Prayer Brings New and Former Members to Church in Central Asia

Prayer Brings New and Former Members to Church in Central Asia

Kyrgyzstan Adventists prove once more that prayer makes a difference.

Under that guiding principle that “nothing frightens Satan as much as the prayers of a believer,” Seventh-day Adventist coordinators of prayer groups in the Central Asia country of Kyrgyzstan met in the capital city of Bishkek April 7-9 for a conference on the principles and practice of prayer. The event combined the leaders of prayer groups in the Kyrgyzstan Mission, as well as a prayer advisory session of the leaders in the Southern Union Mission, a church region based in Almaty, Kazakhstan, and which includes Kyrgyzstan.

Prayer ministries in the area have established prayer groups in the local churches in Kyrgyzstan for a second consecutive year. Prayer groups have been an effective tool for learning, identifying spiritual gifts, and educating new leaders. At the same time, prayer has proven to be a notable missionary tool. Organizers say that God has been working on the hearts of people drawn to the church and Bible truth.

  • [Photo: Kyrgyzstan Mission]

  • [Photo: Kyrgyzstan Mission]

  • [Photo: Kyrgyzstan Mission]

Meetings themselves, which included practical workshops on the topic, were immersed in solemn prayer. A prayer breakfast provided inspiration for spiritual events scheduled throughout the day, as it gave everyone the opportunity of engaging in a special prayer for the outpouring of the Holy Spirit. Likewise, participants prayed for God’s blessings on the nations of Central Asia, local church growth, and a revival and reformation experience through the study of God’s Word.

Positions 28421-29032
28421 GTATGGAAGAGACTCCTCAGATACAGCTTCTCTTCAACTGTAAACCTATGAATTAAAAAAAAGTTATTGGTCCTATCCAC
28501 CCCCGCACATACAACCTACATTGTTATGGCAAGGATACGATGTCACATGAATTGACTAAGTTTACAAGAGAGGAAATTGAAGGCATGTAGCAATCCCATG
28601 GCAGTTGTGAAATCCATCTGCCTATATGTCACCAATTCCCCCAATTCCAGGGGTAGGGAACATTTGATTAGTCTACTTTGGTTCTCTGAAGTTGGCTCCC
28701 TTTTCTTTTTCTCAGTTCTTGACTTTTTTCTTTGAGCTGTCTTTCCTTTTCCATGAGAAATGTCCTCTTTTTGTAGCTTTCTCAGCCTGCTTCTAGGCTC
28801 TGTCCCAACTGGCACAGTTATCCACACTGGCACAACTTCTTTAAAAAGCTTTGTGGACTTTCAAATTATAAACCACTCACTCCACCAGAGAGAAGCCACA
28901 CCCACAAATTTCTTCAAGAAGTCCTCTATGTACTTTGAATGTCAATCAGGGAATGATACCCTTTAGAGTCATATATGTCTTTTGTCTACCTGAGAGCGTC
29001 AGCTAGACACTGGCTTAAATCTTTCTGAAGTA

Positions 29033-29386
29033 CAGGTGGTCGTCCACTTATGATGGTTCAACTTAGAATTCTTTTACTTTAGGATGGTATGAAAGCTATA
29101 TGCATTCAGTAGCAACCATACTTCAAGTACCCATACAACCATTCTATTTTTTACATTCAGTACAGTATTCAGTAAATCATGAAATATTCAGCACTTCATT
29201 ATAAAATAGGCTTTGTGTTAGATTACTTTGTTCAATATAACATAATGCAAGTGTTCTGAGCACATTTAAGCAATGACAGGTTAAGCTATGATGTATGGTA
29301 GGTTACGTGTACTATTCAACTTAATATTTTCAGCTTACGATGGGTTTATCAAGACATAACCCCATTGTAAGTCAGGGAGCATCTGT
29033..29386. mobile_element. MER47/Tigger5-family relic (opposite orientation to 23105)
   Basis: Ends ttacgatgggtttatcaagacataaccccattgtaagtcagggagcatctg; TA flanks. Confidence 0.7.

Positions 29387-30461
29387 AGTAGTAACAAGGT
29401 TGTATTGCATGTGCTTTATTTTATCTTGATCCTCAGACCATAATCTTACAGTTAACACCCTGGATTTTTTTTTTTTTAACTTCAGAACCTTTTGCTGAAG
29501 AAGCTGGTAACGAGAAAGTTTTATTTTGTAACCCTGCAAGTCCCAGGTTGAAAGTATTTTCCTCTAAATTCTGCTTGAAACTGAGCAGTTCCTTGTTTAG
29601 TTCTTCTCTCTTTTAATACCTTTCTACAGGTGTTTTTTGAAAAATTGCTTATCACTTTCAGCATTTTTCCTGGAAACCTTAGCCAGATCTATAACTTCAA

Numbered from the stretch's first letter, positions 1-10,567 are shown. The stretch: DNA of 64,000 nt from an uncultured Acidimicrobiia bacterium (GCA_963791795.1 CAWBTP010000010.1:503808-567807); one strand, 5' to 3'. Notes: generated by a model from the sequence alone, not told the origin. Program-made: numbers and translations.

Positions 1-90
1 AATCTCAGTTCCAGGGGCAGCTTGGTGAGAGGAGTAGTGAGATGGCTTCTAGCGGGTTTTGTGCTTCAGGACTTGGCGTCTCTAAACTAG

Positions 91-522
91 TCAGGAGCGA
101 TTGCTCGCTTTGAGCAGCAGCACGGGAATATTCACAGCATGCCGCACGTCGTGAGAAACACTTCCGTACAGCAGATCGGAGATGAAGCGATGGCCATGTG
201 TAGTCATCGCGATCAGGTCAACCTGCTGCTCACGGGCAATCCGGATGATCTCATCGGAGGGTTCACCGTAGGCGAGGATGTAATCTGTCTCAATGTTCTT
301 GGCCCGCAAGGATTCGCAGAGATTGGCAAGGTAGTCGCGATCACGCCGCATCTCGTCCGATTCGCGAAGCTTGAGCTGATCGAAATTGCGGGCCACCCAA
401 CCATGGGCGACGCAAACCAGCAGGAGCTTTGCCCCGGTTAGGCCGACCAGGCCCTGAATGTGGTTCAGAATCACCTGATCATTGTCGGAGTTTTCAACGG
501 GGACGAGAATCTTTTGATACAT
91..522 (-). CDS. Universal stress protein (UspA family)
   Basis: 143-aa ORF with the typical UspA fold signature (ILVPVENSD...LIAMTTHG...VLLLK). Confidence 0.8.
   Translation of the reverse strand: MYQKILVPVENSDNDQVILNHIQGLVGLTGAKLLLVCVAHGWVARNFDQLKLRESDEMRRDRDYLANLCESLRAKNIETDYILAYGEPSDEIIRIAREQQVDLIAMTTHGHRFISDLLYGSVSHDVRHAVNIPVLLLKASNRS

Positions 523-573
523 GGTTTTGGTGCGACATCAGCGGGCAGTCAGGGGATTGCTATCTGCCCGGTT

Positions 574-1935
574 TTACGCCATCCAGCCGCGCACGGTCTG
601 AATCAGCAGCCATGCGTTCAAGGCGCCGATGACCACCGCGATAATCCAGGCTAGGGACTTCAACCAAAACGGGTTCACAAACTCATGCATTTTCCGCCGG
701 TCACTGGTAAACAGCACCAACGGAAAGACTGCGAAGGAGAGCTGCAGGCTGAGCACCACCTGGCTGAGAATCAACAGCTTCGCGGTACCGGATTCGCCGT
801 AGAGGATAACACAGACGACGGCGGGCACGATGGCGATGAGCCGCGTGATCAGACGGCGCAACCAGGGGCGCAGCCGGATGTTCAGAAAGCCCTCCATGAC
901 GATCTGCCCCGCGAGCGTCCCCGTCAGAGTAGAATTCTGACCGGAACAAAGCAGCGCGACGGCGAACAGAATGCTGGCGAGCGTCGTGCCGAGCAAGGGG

Inspiring Experiences

The leaders of various prayer groups in the Kyrgyzstan Mission had the opportunity of sharing inspiring experiences related to prayer.

One of the prayer leaders named Galina shared how, when her group began to pray systematically, amazing things began to happen. “As we prayed, the Lord was preparing and leading people to Him,” she said. “Last September, an older couple, Victor and Tatiana, visited our church in Bishkek. They said that they were impressed by the simplicity of the service, and by the importance given to a deep study of the Bible.”

Galina explained how they ended up studying the Bible and expressed their desire to be baptized. “Now we are looking forward to our evangelistic series in June,” she said, “where Victor, Tatiana, and other people will join the family of God.”

Nina, the leader of a Minsk women prayer group in Belarus’ capital city, also spoke about the reason for the joy that her group experiences. “We decided to organize a prayer group in my sister’s place,” she said. “Her son used to be a church member, but eventually stopped attending and lost touch with the congregation.” Nina said that when her group met to pray, the young man tried to leave the house time after time, but somehow, was never able to. “Finally, in one of our meetings, he decided to stay and pray with us,” said Nina, “and the following Sabbath, we met him at church!”

“The repeated calls to prayer in Scripture is what motivates us to take quality time with the Lord,” wrote one of the organizers in reporting about the prayer conference. “As beloved children of God, it is our privilege to be in constant communion with heaven.”


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